TJW

Banks and Stolen Money/Westbrook Law of Grand Rapids, Michigan

It is surprisingly common for company bookkeepers, controllers and accountants to steal company funds and funnel the money to their banks and other creditors.  Today’s Ponzi schemes (think Bernie Madoff, or the closest local analogue, CyberNET) also cannot survive without using bank services like credit accounts, deposit accounts and wire transfer facilities.  More than once in my practice I have faced the questions: when the fraudster no longer has the ill-gotten funds, what can the victim do?  Do the banks and other creditors have to account for the stolen funds?  These are simple questions with complex answers.

In the case of CyberNET (also called Cyberco), the company was engaged in a Ponzi-like scheme amounting to a $100 million fraud on its creditors, mostly consisting of equipment leasing companies.  CyberNET’s line bank, Huntington National Bank, saw warning signs that CyberNET’s business was not what it appeared to be.  It even went so far as to tell CyberNET to find a new bank, and negotiated accelerated paydowns of its $17 million line of credit to CyberNET.  That credit line was fully repaid just before an FBI raid of the company effectively shut it down. The creditors left holding the bag asked the question: would Huntington have to account for any of the tens of millions it received that were proceeds of the fraud?  The answer was yes, but not without a complicated and protracted legal fight.

Michigan law and the bankruptcy code each provide specific means of recovering stolen money and fraudulent transfers of funds.  In Huntington’s case, while the bank successfully defended claims that it had “aided and abetted” the CyberNET fraud, it ultimately lost in an adversary proceeding in bankruptcy court on theories of avoidance of fraudulent transfers.  These theories depended upon the bank failing to prove that it accepted the illegitimate funds “in good faith.”  The judgment against Huntington, totaling over $80 million, is currently on appeal to the Sixth Circuit.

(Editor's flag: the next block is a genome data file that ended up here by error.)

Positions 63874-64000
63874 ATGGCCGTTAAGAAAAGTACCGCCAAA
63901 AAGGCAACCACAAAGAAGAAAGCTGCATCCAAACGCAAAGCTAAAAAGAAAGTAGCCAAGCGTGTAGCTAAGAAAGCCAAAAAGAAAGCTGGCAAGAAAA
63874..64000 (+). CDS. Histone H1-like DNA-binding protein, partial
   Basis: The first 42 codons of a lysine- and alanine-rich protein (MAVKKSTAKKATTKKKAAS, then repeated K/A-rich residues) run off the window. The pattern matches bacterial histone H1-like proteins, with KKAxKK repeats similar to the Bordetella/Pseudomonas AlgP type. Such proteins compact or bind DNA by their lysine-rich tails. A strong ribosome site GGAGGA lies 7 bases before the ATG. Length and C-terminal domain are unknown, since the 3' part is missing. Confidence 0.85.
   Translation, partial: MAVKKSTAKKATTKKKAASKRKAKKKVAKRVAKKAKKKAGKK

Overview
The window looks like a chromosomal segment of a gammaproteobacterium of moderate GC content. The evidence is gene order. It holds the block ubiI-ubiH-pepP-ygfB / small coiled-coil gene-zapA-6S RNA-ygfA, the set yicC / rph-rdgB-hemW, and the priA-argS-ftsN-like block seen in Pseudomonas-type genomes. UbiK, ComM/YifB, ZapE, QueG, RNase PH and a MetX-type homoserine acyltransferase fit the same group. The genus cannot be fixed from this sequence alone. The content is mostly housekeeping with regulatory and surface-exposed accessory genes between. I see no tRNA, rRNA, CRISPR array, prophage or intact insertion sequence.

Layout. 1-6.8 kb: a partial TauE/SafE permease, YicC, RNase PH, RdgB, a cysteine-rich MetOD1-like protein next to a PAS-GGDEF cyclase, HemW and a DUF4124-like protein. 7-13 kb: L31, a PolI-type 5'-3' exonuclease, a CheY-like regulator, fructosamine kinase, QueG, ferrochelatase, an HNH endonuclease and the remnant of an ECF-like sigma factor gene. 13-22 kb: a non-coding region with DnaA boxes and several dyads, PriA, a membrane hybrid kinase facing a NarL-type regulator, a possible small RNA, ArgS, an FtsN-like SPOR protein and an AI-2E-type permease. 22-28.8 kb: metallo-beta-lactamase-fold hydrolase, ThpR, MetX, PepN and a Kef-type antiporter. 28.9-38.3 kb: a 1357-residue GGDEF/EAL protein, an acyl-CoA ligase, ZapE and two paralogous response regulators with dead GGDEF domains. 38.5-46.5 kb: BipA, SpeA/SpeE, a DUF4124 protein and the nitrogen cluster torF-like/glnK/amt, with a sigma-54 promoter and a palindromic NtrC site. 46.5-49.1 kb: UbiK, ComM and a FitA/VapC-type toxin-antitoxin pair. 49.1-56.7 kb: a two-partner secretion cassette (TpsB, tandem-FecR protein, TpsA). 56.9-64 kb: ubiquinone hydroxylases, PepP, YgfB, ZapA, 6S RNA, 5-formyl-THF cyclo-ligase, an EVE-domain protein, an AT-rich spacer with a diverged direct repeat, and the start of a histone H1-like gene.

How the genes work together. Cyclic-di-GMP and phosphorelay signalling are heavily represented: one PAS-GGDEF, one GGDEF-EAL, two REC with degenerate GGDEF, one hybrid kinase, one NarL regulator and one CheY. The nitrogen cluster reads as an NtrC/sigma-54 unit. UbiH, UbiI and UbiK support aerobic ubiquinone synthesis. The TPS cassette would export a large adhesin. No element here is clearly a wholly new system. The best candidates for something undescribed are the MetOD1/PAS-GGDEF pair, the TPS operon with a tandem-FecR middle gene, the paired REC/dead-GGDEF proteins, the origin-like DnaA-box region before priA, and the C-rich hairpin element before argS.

An avoidance theory may also be useful outside the bankruptcy context, where defrauded parties may be able to make use of Michigan’s Uniform Fraudulent Transfers Act to pull back ill-gotten funds that were subsequently transferred to a bank, creditor or another.  In that instance, the pivotal questions are again the recipient’s “good faith,” along with an inquiry whether the recipient “gave value” for the transfer.

Even negligence and unjust enrichment theories may be relied upon to hold recipient of stolen or fraudulently obtained funds accountable.  In Michigan, for example, a common-law “duty of inquiry” exists whereby a bank must conduct a “reasonable inquiry” to ensure that when it receives funds from a third party that does not owe it money (through, e.g., a company check stolen by its bookkeeper), that the presenter is authorized to use those funds.  Otherwise, it accepts third-party funds at its own peril.  It cannot simply look the other way and accept what it should know are stolen or ill-gotten funds.

Litigating against banks is never a simple proposition, and should not be done lightly.  Banks are accustomed to fighting lawsuits and can afford teams of skilled attorneys.  However, in the right case, and pursuing the right legal strategy, they are not untouchable–as the Huntington case clearly shows.